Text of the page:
Leno Banton takes dancehall lovers back to ‘old school’
He may be the son of a ‘Burro’, but he ain’t no fool. Leno Banton says he is very crafty and can take reggae and dancehall lovers to school – old school. As the son of a music industry legend, the up-and-coming recording artiste knows he has big shoes to fill and is already getting a jump on it.
Leno Banton got his start with his single Yardie, released five years ago, and has emerged as a fusionist with a delightful sound and distinct handle on melding the modern with the ‘90s. “As of this moment, I would say my sound and vibe are rooted in reggae and dancehall music, but with a fusion of any other music that I like, which could include any genre, from hip-hop, jazz, soul, R&B, a touch of EDM and, recently, Afrobeats,” the young Banton said of his creative direction.
An effervescent charm oozes from Leno Banton, whether he is paying tribute to the legends, like his father Burro Banton, or candidly venturing into matters of the heart as he expresses love for life and the ladies. “I am embracing the Leno Banton people are seeing now,” said the University of Technology student, who is now on a leave of absence in order to focus on music.
The road has not been all smooth highways, he said, but the love and support he has been getting since 2015 has served as motivation to establish a self-named label Leno Banton Music. Working heavily with New Sounds Productions and Malakhii Records, he has recorded Street Slam, Pina Colada and Texty, and also Brown Sugar, produced by Jeff Kaale from Kenya. All the tracks are featured on his second project, Loverman, an EP filled with airy, book-heavy tales of love and adolescence as he dubs himself the “loverman of this time”.
“It’s a generational thing, not a Shabba thing. I believe everybody back then would say they are a loverman. And now, the part of me that has an old soul, really needs to emerge in now,” Leno Banton said. “Not much of that exists in dancehall music. In today’s society, it’s more about what men can do to the ladies than what we can do for the ladies. This EP is for the women and to demonstrate the yardie vibe of youth in love.”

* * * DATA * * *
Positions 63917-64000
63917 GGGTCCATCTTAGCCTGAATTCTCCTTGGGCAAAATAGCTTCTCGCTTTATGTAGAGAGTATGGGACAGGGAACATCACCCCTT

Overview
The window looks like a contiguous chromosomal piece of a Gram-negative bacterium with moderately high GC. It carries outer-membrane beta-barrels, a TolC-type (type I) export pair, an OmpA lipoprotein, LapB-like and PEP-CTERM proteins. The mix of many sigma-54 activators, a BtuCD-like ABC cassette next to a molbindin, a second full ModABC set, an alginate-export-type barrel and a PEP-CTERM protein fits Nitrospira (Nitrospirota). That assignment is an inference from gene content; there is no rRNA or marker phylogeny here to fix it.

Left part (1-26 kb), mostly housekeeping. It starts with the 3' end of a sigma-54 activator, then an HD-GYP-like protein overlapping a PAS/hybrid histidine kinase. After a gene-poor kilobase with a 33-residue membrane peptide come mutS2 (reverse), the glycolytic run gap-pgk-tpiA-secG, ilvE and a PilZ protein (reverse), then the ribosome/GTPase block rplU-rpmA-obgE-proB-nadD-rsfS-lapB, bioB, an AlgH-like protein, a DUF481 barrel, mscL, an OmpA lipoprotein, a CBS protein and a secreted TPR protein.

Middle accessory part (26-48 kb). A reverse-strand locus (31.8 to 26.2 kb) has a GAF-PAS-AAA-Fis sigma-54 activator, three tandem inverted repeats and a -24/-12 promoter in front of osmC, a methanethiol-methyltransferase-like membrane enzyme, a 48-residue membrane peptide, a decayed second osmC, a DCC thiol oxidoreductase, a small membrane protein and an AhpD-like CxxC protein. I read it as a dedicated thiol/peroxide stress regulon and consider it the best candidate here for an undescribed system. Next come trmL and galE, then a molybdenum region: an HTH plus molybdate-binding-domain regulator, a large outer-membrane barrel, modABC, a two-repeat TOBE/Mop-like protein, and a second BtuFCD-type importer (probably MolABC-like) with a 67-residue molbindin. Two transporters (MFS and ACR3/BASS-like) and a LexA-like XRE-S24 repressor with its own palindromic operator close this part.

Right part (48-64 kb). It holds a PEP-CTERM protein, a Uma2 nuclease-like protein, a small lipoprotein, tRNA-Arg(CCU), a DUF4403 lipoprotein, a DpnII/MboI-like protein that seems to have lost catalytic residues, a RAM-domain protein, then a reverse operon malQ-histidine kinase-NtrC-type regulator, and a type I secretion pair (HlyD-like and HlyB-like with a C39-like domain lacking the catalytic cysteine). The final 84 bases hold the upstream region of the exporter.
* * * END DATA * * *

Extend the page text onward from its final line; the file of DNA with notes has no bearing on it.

He says that his father has had a great influence on his style and fashion and shows this in the Brown Sugar music video, where most of the wardrobe was taken from Burro Banton’s closet. “That is the era of dancehall I like and the future of where it is headed once again. When it comes to fashion, we see a lot of the influences coming from generations gone. So, especially in February when we celebrate Reggae Month and Black History Month, it is important for me to show my appreciation to the legends who came before us. If I leave a mark on my generation, I would want it to last forever. Like what my pops, Buju Banton, Sean Paul and even Vybz Kartel have done,” he expressed.
Often using a ragamuffin aesthetic, Leno Banton emphasises that the root in reggae and dancehall is “strictly yaad”, but does not feel restricted to it. “I have never really heard my father say anything that is not supportive of the music I am doing and I don’t produce bad music, (so) even though it is a new sound, he understands it as he is a person who understands [that] music evolves,” he said.
The two have collaborated on a couple of tracks, including Better Days, released in Reggae Month 2020, and they plan to give listeners another single, titled Jump Man.
“As far as getting the reach or breaking a certain barrier to become a household name, I haven’t done it as yet. I have also thought about recording covers of my father, like some of my favourites, Boom Wah Dis, Jah Jah Rule, and Badder Dan Dem, but I am really thinking about creating my own legacy as I continue on what he has been doing; inspiration constantly comes from the past,” he said.